Opposition groups in The Gambia on Sunday are selecting a presidential candidate to lead a coalition to challenge President Yahya Jammeh in the West African nation’s December general elections.
Jammeh, 51, has ruled the small nation that is a holiday destination for British and Scandinavian tourists during the winter, famous for the golden beaches on his short Atlantic coastline.
Opposition parties in The Gambia have been divided for long and since Jammeh came to power in a military coup in 1994, political leaders found it difficult to unite. A 2006 attempt by opposition groups failed and talks have since stalled, giving Jammeh a landslide victory with 72 percent of the votes.
“A coalition has always been demanded by the Gambian people,” said parliamentarian Samba Jallow. “We must unite. All these candidates are better than President Yahya Jammeh. We must salvage our country and make the people unite.”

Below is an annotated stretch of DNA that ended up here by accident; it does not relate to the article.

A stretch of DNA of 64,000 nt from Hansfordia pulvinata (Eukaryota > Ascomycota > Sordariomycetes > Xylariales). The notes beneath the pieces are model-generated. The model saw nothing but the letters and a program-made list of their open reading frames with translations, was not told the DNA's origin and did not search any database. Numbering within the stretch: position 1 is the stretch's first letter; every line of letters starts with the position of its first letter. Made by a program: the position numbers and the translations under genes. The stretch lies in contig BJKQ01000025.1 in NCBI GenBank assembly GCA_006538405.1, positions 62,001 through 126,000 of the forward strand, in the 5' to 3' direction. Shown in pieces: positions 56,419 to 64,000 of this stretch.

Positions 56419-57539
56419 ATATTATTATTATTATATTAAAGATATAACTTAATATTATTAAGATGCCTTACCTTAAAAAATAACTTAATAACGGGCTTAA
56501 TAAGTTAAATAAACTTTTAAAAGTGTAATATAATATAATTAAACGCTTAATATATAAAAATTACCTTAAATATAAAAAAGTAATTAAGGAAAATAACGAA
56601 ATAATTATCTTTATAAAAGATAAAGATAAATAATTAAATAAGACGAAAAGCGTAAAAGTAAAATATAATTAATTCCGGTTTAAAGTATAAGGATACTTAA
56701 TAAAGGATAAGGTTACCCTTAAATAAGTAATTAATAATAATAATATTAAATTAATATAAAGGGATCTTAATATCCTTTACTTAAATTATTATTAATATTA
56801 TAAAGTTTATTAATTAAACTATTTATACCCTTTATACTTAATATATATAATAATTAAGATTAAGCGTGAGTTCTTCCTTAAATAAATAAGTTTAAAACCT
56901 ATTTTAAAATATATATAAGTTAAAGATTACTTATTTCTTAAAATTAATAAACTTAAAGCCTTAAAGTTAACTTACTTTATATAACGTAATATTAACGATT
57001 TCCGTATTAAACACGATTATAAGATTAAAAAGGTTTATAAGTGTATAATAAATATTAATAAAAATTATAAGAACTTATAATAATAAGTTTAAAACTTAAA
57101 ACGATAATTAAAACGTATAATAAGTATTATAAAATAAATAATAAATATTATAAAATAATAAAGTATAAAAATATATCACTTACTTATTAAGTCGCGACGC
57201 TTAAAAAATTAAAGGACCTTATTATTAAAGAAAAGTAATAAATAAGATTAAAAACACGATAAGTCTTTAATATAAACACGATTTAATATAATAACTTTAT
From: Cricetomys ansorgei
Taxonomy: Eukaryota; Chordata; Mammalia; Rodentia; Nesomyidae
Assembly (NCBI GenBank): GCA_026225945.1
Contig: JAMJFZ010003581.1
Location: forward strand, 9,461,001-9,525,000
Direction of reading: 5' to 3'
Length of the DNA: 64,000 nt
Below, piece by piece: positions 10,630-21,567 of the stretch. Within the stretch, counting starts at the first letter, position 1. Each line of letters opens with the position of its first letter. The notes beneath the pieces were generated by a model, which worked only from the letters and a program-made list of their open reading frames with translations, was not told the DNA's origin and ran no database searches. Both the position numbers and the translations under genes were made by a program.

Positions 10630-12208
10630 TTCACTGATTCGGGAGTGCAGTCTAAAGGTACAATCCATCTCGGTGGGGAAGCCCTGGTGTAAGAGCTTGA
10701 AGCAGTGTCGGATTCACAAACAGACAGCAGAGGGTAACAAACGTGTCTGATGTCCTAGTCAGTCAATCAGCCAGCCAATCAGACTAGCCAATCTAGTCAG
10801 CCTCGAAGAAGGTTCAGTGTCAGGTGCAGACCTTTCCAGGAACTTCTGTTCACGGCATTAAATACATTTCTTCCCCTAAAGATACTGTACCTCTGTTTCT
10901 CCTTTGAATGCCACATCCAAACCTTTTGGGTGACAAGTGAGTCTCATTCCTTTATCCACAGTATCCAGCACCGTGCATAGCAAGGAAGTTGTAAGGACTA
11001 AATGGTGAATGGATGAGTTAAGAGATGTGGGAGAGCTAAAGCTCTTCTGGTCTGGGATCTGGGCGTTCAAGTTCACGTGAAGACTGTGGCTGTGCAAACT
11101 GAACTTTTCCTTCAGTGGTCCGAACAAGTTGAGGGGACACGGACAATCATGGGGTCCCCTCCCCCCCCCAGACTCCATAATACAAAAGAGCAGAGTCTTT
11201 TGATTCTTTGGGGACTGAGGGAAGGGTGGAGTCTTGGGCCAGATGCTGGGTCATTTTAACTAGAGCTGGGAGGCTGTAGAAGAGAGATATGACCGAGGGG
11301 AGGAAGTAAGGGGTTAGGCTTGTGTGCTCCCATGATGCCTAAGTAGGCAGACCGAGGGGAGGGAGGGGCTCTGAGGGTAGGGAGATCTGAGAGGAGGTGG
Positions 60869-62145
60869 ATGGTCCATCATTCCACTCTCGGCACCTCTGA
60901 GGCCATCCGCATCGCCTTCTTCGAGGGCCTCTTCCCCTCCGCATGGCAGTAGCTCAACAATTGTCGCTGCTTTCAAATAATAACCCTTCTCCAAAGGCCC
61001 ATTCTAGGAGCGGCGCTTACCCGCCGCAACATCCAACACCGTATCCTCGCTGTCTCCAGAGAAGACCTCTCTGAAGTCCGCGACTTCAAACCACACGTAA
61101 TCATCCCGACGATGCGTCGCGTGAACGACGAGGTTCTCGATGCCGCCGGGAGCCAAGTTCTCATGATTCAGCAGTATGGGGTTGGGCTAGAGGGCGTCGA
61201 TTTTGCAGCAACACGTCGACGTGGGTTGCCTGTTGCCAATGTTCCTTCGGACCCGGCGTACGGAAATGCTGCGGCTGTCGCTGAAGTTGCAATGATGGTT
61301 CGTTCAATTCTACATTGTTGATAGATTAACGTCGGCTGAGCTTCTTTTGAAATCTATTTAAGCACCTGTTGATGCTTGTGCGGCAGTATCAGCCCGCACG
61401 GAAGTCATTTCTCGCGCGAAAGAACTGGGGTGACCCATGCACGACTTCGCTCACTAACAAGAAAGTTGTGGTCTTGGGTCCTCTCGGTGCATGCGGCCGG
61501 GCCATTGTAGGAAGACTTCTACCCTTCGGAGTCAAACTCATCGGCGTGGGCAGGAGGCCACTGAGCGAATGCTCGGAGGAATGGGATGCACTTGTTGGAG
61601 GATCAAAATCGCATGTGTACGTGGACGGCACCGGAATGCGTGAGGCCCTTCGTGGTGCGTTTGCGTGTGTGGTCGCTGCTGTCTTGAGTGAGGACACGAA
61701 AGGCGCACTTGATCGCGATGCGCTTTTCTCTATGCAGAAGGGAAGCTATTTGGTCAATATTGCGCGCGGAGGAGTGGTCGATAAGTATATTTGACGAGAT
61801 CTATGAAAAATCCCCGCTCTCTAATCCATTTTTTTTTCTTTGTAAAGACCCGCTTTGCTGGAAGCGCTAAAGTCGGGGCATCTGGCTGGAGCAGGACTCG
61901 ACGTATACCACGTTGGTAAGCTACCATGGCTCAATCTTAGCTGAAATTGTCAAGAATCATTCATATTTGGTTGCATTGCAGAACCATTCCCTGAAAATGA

The Gambia has eight presidential candidates with an independent presidential hopeful. A new opposition group, GDC has declined to join the coalition.
Unity talks have been ongoing since April and opposition groups agreed to a convention to select a coalition candidate earlier this month.
President Yahya Jammeh has vowed to stay in power for a billion years and if a coalition is presented, he may be facing the toughest challenge to his 22-year rule. Jammeh came to power in a bloodless coup in 1994 and has since ruled with an iron fist.